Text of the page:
“We want to thank advisor Lelehnia DuBois and her friends in the Humboldt County for helping us make the new music video,” Schneider said. “You can see the new video here in a sneak peek. Please share it with friends. We are trying to help Tom get the recognition he deserves as a legendary singer/songwriter who has written songs for Bob Dylan, The Band, Jefferson Starship, and others. He has a music publishing catalogue of more than 500 songs; “Freida’s” is just one of many great ones.
Still Do That advisor, Curved Papers Founder Michael O’Malley, said, “This song and video bring together the West Coast and East Coast hippie vibes – from Humboldt County to Woodstock – that have given rise to the contemporary cannabis legalization movement. Call it . The fun, the healing compassion and sensible restoration of marijuana’s rightful place in society are all captured humorously in Tom’s lyric and rocking rhythm.
David Rheins, founder of the Marijuana Business Association and Still Do That Advisor agreed: “Marijuana has gone mainstream, and the mainstream media is now getting hip to the power of the plant and the amazing possibilities that legalization brings. Through the work of artists and activists like Tom Pacheco, we are raising cannabis consciousness, and dispelling the dangerous myths and harmful policies of prohibition.”
Still Do That Advisor Melissa Gibson, founder of Hemp and Humanity said, “This folksy and campy musical send-up to the authentic cannabis lifestyle pays homage to the plant, place and people who have championed it for generations. As marijuana use reaches a tipping point in mainstream acceptance, and the cannabis industry has attracted big business, Tom Pacheco take us back to the root(s) of this plant and its essential spirit of connecting humans with one another. What Frieda and her happy, hippy grandson Paul know, is that cannabis has the power to heal, clothe, feed, house, fuel and sustain human’s ability to live on this earth. And that’s worth singing about.”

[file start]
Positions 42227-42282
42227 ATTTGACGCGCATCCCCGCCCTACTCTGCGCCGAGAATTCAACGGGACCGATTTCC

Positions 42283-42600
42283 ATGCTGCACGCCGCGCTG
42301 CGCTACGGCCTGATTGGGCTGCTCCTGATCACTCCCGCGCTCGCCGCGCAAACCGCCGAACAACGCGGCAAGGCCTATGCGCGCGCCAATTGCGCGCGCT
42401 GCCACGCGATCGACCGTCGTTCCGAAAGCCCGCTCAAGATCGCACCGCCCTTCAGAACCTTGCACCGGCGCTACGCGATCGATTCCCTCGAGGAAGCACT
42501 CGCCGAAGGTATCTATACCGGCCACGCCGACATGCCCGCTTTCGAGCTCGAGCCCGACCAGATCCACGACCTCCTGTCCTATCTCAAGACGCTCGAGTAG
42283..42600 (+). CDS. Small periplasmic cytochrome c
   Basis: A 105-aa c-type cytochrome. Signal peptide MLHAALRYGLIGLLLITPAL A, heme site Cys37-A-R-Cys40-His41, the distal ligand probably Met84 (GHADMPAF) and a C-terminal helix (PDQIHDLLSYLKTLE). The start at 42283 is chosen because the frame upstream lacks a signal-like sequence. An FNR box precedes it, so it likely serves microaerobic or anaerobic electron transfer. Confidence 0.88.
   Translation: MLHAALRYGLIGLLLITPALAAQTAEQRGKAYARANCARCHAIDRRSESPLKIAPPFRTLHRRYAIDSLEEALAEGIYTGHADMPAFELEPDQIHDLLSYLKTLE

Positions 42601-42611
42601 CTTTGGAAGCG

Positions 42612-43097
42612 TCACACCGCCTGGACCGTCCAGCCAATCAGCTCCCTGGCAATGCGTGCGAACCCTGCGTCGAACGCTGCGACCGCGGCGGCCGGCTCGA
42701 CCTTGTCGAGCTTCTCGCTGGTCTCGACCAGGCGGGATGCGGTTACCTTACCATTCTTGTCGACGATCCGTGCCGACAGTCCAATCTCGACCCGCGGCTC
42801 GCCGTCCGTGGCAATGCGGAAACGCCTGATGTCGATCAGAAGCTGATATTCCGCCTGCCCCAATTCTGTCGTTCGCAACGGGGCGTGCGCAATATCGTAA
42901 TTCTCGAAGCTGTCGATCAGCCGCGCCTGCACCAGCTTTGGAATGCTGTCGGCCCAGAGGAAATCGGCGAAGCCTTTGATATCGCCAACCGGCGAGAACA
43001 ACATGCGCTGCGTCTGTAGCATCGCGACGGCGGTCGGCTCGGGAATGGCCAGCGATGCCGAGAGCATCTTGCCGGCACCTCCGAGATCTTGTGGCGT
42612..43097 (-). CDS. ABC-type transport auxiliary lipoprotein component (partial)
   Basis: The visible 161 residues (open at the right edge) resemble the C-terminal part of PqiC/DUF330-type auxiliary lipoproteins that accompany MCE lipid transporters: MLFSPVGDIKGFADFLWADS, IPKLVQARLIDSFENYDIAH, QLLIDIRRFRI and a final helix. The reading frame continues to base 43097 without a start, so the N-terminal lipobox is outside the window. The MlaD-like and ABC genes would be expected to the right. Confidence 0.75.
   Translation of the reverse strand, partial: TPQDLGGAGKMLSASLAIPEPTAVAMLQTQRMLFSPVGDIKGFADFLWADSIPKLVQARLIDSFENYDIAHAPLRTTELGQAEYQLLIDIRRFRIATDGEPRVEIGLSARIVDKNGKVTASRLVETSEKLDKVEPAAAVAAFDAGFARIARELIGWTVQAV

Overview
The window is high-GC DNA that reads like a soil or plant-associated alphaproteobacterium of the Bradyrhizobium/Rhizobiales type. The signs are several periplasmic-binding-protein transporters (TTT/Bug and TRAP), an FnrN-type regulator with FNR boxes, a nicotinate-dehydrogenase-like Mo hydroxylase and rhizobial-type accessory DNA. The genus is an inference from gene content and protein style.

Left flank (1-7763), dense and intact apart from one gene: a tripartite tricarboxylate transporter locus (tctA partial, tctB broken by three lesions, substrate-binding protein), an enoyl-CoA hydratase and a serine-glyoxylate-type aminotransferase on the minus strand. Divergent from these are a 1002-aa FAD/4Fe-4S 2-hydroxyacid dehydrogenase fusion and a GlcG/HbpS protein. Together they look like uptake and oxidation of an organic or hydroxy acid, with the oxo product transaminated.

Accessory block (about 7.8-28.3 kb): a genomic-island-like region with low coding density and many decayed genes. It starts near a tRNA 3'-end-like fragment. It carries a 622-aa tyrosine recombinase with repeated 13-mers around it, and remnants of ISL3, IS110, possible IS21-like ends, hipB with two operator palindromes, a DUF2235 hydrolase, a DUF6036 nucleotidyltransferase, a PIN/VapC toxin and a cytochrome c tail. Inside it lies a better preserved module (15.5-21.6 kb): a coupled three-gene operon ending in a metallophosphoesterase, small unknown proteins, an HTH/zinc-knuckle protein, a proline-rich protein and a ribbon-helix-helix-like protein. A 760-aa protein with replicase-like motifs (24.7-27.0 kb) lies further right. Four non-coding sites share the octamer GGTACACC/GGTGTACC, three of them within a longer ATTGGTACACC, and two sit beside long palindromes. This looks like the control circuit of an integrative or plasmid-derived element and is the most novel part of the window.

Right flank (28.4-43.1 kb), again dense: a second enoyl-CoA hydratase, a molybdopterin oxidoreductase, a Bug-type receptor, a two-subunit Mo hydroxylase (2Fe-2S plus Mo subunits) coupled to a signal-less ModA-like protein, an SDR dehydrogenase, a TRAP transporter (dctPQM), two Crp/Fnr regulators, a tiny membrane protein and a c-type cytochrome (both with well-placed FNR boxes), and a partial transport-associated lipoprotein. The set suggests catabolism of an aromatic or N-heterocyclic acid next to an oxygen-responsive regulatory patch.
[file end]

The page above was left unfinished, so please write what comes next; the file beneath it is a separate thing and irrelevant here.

Still Do That Advisor Lelehnia DuBois, cannabis community advocate and Sensi Magazine publisher, who co-produced the video and played the title role of Freida added, “I come from a culture of Frieda’s. It felt like she was my own mother. It was an honor to play the role”
According to Schneider, an entertainment lawyer by trade, the Foundation plans to produce a weekly TV news series called, “High Hopes”, to educate people on the history, legal issues, health issues, science and finance surrounding the booming legal cannabis industry. “We may even use Tom Pacheco’s song as a theme song for our TV series,” Schneider said. “We are currently looking for partners and sponsors for the series and are particularly interested in pro-cannabis celebrities to help demystify the stigma surrounding cannabis.”